GM, Ford, Chrysler Almost Died a Decade Ago — Here’s How They Have Changed

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Ford Motor Company CEO Alan Mulally, Chrysler CEO Robert Nardelli and GM CEO G. Richard Wagoner, Jr. testify during a Senate Banking, Housing and Urban Affairs Committee hearing on Capitol Hill November 18, 2008 in Washington, DC. Mark Wilson/Getty Images

Reprinted from The San Francisco Chronicle by Brian Pascus on September 16, 2018.

Ten years ago, amidst the worst financial crises since the Great Depression, the American auto industry almost died. By Fall 2008, the “Big Three” US car companies of General Motors, Chrysler, and Ford faced potential insolvency, and without swift government intervention, their futures were in doubt.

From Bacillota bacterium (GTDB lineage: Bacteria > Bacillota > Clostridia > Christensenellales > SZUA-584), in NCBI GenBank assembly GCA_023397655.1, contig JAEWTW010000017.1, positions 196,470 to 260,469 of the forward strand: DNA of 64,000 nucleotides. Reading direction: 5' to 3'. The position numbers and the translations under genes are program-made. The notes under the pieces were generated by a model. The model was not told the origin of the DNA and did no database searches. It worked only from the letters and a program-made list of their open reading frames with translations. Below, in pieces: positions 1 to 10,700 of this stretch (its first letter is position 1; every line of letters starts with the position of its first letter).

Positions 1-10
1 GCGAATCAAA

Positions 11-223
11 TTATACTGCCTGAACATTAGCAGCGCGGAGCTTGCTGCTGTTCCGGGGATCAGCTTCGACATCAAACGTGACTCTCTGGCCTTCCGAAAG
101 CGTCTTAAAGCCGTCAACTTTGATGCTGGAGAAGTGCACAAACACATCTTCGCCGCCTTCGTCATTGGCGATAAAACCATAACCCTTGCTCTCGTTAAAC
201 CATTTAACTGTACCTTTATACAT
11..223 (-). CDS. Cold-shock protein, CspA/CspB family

“There is no plan B,” said Fritz Henderson, GM’s president and chief operating officer, at the time.

These iconic car companies were led to that point by a combination of poor decisions made by industry executives, high gas prices, unpopular products, and external circumstances beyond the control of both the industry and consumers, namely a once-in-a-generation credit crunch that nearly took down the world economy.

But the US auto industry has recovered, thanks to the $80 billion dollar lifeline provided by the Troubled Asset Relief Program engineered by the Bush and Obama Administrations in 2008 and 2009. Seventeen million-plus in sales each of the past three years attests to that, nearly double the nine million vehicles sold at the nadir of the recession. …

SF Chronicle 9/16

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Jeff Burman represents assistant editors on the Guild’s Board of Directors. He can be reached at

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